IDEAS home Printed from https://ideas.repec.org/
MyIDEAS: Log in (now much improved!) to save this paper

Externalities in Rural Development: Evidence for China

Listed author(s):
  • Ravallion, Martin

The author tests for external effects of local economic activity on consumption and income growth at the farm-household level using panel data from four provinces of post-reform rural China. The tests allow for non-stationary fixed effects in the consumption growth process. Evidence is found of geographic externalities, stemming from spillover effects of the level and composition of local economic activity and private returns to local human and physical infrastructure endowments. The results suggest an explanation for rural underdevelopment arising from under-investment in certain externality-generating activities, of which agricultural development emerges as the most important.

(This abstract was borrowed from another version of this item.)

If you experience problems downloading a file, check if you have the proper application to view it first. In case of further problems read the IDEAS help page. Note that these files are not on the IDEAS site. Please be patient as the files may be large.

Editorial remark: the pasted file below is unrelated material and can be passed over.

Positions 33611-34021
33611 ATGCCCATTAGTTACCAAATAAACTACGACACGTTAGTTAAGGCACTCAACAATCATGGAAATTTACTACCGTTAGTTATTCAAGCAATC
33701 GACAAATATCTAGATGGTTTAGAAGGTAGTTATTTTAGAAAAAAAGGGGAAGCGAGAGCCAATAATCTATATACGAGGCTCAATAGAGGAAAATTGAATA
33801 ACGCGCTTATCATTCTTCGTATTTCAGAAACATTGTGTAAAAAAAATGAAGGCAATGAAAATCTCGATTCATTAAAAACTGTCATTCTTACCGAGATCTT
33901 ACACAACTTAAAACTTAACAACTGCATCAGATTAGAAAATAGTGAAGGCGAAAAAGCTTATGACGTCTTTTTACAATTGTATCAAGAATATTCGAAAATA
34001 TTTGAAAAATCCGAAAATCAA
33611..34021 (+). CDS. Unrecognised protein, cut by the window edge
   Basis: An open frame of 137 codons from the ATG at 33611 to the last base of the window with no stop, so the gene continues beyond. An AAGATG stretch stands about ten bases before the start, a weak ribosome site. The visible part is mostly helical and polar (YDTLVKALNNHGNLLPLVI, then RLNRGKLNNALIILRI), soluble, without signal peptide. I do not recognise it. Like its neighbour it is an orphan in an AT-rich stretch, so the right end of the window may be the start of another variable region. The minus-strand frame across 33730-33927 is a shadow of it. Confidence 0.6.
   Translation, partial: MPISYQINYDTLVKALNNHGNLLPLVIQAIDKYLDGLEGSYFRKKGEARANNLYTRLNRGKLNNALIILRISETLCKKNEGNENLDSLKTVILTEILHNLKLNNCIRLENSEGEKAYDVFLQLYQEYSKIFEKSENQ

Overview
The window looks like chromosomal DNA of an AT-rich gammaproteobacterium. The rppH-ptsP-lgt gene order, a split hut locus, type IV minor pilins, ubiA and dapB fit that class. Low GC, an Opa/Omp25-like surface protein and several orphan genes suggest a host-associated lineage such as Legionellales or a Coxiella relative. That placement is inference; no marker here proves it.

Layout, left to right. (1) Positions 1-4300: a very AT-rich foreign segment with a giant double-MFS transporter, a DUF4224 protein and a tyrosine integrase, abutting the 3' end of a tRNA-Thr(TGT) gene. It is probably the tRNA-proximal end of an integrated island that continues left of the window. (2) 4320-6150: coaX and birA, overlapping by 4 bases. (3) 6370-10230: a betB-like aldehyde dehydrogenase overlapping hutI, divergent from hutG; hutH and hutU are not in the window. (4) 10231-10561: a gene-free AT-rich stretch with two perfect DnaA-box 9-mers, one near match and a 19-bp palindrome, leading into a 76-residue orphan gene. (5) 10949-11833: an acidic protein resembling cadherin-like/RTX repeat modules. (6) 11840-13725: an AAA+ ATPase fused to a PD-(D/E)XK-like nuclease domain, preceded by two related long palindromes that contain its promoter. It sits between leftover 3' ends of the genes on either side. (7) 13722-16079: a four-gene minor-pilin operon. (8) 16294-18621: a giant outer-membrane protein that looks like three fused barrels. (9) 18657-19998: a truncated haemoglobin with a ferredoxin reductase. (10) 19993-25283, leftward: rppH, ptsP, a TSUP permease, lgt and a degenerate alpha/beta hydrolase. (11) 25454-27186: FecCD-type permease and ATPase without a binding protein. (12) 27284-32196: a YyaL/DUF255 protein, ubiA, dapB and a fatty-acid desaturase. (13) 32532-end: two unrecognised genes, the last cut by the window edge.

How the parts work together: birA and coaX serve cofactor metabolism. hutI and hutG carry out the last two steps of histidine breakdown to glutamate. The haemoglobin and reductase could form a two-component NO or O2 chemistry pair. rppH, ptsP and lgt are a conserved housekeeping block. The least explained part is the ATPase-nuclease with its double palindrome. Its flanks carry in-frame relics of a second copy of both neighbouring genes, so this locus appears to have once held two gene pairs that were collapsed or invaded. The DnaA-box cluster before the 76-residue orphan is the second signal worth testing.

File URL: http://www.wider.unu.edu/sites/default/files/dp2003-054.pdf
Download Restriction: no

Paper provided by World Institute for Development Economic Research (UNU-WIDER) in its series WIDER Working Paper Series with number 054.

as
in new window

Length: 28 pages
Date of creation: 2003
Handle: RePEc:unu:wpaper:dp2003-54
Contact details of provider: Postal:
Katajanokanlaituri 6B, 00160 Helsinki

Phone: +358-9-6159911
Fax: +358-9-61599333
Web page: http://www.wider.unu.edu/
Email:


More information through EDIRC

References listed on IDEAS